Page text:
California’s Consumer Privacy Rights Act: What you need to know
In November 2020, California voters approved a consumer data privacy law that adds significant rights to the existing California Consumer Privacy Act (CCPA) of 2018. The California Privacy Rights Act (CPRA) amends and expands the breadth of requirements introduced under the CCPA to give California residents more control over how businesses collect, use, process, retain, and share their personal data.
The CPRA offers more stringent protection of consumer privacy rights and also creates the California Privacy Protection Agency (CPPA), the first state agency dedicated to protecting individual privacy rights. Companies will be expected to start complying with the CPRA in January 2023, with enforcement scheduled to begin in July 2023. (But, note that it applies to data collected starting Jan. 1, 2022, so businesses should now be applying the CPRA’s expanded definition of “private data.”)
CPRA advocates believe the law will not only strengthen consumer rights under the existing CCPA but also help drive the push for national data privacy standards. Significant changes include:
A higher threshold for compliance
The volume of consumer personal information (PI) that an organization must process to qualify as a business under the scope of these protections has been raised. Any organization that processes the records of 100,000 California consumers or households will be required to comply with the CPRA, up from the 50,000 threshold stipulated by the CCPA.
Establishes an enforcement oversight agency
The CPRA establishes a new enforcement agency, the California Privacy Protection Agency (CPPA), that will be responsible for upholding the rules and levying penalties for violations. Previously, the California state attorney general was responsible for oversight and enforcement. Enforcement will include administrative proceedings and fines that range from $2,500 to $7,500 per violation. In particular, the CPRA raises penalties for violations involving consumers under the age of 16 to $7,500 per incident.
The CPRA will require regulatory guidance mandating ongoing risk assessments and cybersecurity audits. Presumably, the results of these assessments and audits will be submitted to CPPA for review. In certain cases, the CPPA will maintain the right to audit companies in order to gauge their compliance.
The CPRA will also eliminate the 30-day “cure” period in which violators can address infractions. Instead, the CPPA will be able to set a time period for curing based on the intent of the business to violate privacy provisions.
Expanded consumer rights
The CPRA adds two new rights to the four created by the CCPA: the right to correction – companies that receive “verifiable consumer requests” to correct reportedly inaccurate personal information will be required to use “commercially reasonable efforts” to do so – and a right to place limits on how a business uses and discloses their personal information.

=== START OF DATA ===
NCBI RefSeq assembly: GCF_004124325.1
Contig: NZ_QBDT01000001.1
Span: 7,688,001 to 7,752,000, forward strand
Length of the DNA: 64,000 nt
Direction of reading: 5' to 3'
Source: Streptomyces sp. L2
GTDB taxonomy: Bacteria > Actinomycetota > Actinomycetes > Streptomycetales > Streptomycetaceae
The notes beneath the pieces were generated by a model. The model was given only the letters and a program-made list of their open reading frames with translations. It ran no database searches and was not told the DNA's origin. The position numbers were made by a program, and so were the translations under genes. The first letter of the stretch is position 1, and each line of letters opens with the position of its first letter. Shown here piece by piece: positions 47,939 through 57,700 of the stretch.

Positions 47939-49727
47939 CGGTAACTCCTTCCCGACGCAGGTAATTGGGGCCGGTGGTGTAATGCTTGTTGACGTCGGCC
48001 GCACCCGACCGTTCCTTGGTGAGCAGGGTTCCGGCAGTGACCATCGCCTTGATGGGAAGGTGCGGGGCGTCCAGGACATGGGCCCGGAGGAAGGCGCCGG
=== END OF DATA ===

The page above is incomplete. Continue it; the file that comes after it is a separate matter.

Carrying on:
It also expands on three existing rights:
- Right of deletion: Service providers, contractors, and third parties will be required to cooperate with businesses’ requests to delete personal information.
- Right to know: The CPRA expands the consumer’s right to know what personal information has been collected, as well as the duration of its data retention.
- Right to opt out: The CPRA strengthens an individual’s right to opt out of sharing personal information for cross-contextual behavioral advertising.
Expansion of private right of action
Under the CPRA, a consumer will be able to bring claims against a company for unauthorized access to or disclosure of an email address and password. Consumers can also take action against a company if a security question and answer that permits access to the consumer’s account is disclosed, leading to exposure of user data.
Companies can prepare for CPRA by taking the following proactive steps:
- Update their consumer privacy notices in line with CPRA requirements.
- Review and update their procedures to respond to consumer data requests.
- Review their liability insurance policy to confirm that it covers data breaches. If not, procure specific cyber liability insurance. If they already have cyber liability insurance, review the coverage in light of the higher penalty amounts under CPRA.
- Perform a comprehensive cybersecurity assessment to identify any gaps in their security controls.
While there is no way to predict how the CPRA will evolve over time, one trend we are seeing is the move toward more stringent privacy laws. To be prepared, security and business leaders should continually be proactive about their cybersecurity and privacy programs so they can react agilely to changes and help deflect risks.
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